PGC Announces the 2017 Tom Hendry Awards Shortlist (FULL)

Playwrights Guild of Canada (PGC) proudly announces the shortlists for its 2017 Tom Hendry Awards. The shortlists for the Carol Bolt Award, the RBC Emerging Playwright Award, the Robert Beardsley Award as well as the Stage West Pechet Comedy & Musical Awards have been released by their respective juries.


Carol Bolt Award – 2017 Short List
This award is given annually for the best work by a PGC-member that has premiered in the past year. This year's Carol Bolt Award is in loving memory of both David and Carol Bolt. JURY: Philip Akin (Chair), Joanna Falck, Rod Hayward, and Kevin Longfield.
Kate Hennig (ON) for The Virgin Trial,
Karen Hines (AB) for All the Little Animals I Have Eaten, and
Sean Harris Oliver (Co-creator: Raes Calvert) (BC) for Redpath.

Stage West Pechet Family Musical Award – 2017 Short List
This award is given annually for a new musical work by a PGC-member, which has not yet had a premiere production. JURY: Ted Dykstra (Chair), Clara Bullock, Meghan Gardiner, and Peter Jorgensen.
Kelley Jo Burke (Co-creators: Jeffrey Straker) (SK) for Us,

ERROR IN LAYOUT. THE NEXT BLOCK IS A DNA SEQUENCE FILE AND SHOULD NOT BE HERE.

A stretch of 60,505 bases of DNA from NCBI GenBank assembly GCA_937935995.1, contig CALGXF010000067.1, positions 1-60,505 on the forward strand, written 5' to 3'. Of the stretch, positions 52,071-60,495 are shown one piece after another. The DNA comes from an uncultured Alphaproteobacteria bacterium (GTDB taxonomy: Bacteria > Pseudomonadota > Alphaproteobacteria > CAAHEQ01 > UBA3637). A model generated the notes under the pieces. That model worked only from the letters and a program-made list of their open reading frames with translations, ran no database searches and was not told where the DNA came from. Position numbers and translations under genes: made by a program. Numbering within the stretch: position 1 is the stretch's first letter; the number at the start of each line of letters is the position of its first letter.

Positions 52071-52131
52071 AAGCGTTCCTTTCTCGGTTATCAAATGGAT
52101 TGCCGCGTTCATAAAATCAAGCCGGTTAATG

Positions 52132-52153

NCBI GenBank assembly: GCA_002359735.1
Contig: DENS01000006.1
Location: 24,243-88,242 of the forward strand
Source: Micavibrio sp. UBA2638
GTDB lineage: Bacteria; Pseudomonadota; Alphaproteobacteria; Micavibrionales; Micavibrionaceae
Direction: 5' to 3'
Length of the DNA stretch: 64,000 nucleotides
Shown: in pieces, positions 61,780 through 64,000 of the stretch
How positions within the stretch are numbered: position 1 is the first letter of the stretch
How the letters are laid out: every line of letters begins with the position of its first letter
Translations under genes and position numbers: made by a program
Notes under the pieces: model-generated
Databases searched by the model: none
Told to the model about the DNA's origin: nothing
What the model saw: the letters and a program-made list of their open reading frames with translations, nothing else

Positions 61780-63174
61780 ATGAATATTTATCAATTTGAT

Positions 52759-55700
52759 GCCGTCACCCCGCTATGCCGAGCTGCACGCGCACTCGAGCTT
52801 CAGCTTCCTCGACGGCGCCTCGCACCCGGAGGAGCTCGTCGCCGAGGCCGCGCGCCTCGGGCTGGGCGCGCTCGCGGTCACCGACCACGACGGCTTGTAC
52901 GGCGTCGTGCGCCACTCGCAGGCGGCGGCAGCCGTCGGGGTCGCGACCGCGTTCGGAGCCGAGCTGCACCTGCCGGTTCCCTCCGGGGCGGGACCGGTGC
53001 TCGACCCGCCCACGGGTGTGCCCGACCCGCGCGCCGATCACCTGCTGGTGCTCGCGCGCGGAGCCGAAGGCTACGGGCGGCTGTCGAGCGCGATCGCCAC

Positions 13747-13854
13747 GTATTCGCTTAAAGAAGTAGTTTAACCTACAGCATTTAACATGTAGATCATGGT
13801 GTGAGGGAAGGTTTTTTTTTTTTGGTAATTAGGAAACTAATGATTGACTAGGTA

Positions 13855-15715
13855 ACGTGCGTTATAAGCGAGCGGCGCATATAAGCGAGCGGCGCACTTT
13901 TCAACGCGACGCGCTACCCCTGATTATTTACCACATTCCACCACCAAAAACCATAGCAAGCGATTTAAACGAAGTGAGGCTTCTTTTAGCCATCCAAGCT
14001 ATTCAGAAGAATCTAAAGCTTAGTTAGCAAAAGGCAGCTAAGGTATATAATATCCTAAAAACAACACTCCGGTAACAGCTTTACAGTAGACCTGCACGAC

Julie McIsaac & Corey Payette (BC) for Les Filles Du Roi, and
Joe Slabe (AB) for The Urban Jungle Book.

Stage West Pechet Family Comedy Award – 2017 Short List
This award is given annually for a new comedy by a PGC-member, which has not yet had a premiere production. JURY: Drew Hayden Taylor (Chair), Neil Fleming, Joanne Miller, and Julie Orton.
Kristen Da Silva (ON) for Sugar Road,
Darrin Hagen (Co-creator: Trevor Schmidt) (AB) for Prepare for the Worst!, and
Claude Montminy (Translated by Nina Lauren and Danielle Ellen (QC) for Maestro.

RBC Emerging Playwright Award – 2017 Short List
This award is given annually for the best play by a PGC-member who is an emerging playwright. JURY: (Chair), Janet Hinton, and Daniel MacDonald.
Gary Mok (ON) for we could be clouds,